Pregnancy And Your Thyroid: Here's What You Need To Know

Your thyroid is a small gland in the front of your neck. It secretes a hormone called "Thyroid Stimulating Hormone" (or TSH), T3 and T4. For such a small gland, it plays a huge and vital role in the body and touches nearly every system. There are a few problems that can arise if you have an undiagnosed and untreated thyroid problem during your pregnancy. Thankfully, this quick guide can help you recognize when there's an issue and seek medical attention.

Hashimoto's and Graves are autoimmune reactions to the thyroid. Hashimoto's leads to hypothyroidism and Graves leads to hyperthyroidism.

Untreated Graves/Hyperthyroidism

This is the most severe problem that can arise. If you develop hyperthyroidism and leave it untreated, it can lead to what is known as a "thyroid storm" which requires immediate medical attention. The symptoms of a storm are fever, severe sweating, diarrhea, severe weakness, seizure, irregular heartbeat, jaundice, low blood pressure, and comatose state.

The condition causes your heart rate, blood pressure, and body temperature to rise to dangerous levels. This will be deadly if you ignore it.

Untreated hypothyroidism is more likely than hyperthyroidism to cause complications while you're pregnant, thyroid storm being a major exception. If hyperthyroidism is left untreated, it can lead to stillbirth or premature delivery. If you continue without treatment, it can lead to you having a heart attack or preeclampsia.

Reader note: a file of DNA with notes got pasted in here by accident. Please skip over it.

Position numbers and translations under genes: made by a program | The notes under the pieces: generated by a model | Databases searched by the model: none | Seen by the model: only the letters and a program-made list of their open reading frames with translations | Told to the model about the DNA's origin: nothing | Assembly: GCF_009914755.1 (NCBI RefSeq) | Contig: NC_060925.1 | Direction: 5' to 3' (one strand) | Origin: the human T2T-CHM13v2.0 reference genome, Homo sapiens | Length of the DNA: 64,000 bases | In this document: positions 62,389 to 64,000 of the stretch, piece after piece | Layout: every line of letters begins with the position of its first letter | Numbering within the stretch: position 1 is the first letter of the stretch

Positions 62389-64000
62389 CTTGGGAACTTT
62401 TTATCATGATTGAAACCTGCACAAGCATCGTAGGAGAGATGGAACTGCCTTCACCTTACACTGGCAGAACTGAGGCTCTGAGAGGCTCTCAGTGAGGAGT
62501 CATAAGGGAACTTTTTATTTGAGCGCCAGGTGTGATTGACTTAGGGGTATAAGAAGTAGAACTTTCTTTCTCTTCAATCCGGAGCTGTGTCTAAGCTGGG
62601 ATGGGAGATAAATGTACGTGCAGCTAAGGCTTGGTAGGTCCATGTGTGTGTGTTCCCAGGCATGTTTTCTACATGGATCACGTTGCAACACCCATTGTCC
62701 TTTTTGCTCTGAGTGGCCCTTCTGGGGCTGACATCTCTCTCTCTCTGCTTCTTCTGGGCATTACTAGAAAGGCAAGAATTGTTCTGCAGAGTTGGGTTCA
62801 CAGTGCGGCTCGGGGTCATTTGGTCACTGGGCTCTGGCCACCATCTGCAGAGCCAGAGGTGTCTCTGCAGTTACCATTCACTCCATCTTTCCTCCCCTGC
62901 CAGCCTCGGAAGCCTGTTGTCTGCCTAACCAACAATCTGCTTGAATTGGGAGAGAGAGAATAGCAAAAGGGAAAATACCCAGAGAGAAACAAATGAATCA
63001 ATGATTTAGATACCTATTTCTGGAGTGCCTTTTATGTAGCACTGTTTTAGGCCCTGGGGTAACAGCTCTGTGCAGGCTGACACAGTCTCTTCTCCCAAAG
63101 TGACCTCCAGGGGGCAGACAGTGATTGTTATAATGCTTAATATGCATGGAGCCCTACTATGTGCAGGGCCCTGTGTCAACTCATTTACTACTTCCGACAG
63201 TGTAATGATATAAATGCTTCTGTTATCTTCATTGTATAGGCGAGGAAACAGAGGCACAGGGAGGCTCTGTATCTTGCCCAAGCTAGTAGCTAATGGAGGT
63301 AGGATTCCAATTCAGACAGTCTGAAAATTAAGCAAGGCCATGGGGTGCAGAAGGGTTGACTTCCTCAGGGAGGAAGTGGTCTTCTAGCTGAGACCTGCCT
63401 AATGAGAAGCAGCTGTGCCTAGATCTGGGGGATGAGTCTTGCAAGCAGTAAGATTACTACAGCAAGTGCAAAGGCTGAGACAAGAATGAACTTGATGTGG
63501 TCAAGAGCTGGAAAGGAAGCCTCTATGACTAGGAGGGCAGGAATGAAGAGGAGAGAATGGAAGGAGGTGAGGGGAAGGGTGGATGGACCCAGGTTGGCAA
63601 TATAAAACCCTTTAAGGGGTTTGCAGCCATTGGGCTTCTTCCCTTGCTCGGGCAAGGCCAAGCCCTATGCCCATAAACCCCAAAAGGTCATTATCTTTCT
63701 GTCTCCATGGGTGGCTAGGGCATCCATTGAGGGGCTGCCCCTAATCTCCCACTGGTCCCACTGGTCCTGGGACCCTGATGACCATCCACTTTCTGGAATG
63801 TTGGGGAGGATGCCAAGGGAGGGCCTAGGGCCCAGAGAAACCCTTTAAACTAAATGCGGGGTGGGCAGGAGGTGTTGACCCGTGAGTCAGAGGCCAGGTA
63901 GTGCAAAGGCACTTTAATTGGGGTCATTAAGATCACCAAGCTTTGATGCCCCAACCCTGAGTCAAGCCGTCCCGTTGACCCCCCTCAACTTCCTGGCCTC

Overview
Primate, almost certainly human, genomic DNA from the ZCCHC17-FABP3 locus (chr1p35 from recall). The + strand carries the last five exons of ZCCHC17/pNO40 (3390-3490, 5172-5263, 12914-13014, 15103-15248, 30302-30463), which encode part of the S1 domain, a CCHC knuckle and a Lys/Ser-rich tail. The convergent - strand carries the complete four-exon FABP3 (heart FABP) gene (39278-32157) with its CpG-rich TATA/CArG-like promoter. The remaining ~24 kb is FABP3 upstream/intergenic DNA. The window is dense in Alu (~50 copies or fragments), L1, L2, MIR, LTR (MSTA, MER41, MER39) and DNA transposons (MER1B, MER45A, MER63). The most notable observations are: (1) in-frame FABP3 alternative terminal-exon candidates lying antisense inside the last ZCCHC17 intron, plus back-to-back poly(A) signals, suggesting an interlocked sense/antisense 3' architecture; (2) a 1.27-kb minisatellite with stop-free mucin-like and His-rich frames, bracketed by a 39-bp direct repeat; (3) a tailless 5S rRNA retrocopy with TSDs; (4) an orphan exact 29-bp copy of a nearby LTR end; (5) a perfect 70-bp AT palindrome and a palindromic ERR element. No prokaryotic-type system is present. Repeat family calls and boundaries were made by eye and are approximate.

[caption id="" align="alignnone" width="1688"] Via MGH Center for Women's Mental Health[/caption]

Untreated Hashimoto's/Hypothyroidism

This condition is nowhere near as deadly as hyperthyroidism but can lead to complications like developmental delays if left untreated while one is pregnant.

Both conditions lead to a higher risk of miscarriage, but hypothyroidism leads to a slightly larger risk. Levothyroxine (the medication used for hypothyroidism) is generally safe for use with pregnant women but it may need to be adjusted during the first trimester.

Of course, consult a doctor before taking any medications.

Symptoms of hyperthyroidism

Low tolerance to heat, overheating, heart palpitations, anxiety, weight loss, fatigue but energy, sweating, extreme hunger, restless, insomnia, hyperactive, irritable, diarrhea, hair loss, weak muscles, tremors.

Symptoms of hypothyroidism

Fatigue, sluggish feeling, cold and no tolerance to the cold, hair loss, brittle hair and nails, constipation, fatigue, dry skin, high cholesterol, irritability, slower heart rate, weight gain.

Should everyone ask for a test?

Every woman should get her thyroid labs drawn once near the beginning of the pregnancy to make sure, a lot of the symptoms overlap with pregnancy and a lot of symptoms can lie dormant. Autoimmune diseases can take up to 2-3 years to show symptoms. Most women shouldn't worry, but untreated can lead to some devastating side effects if ignored.


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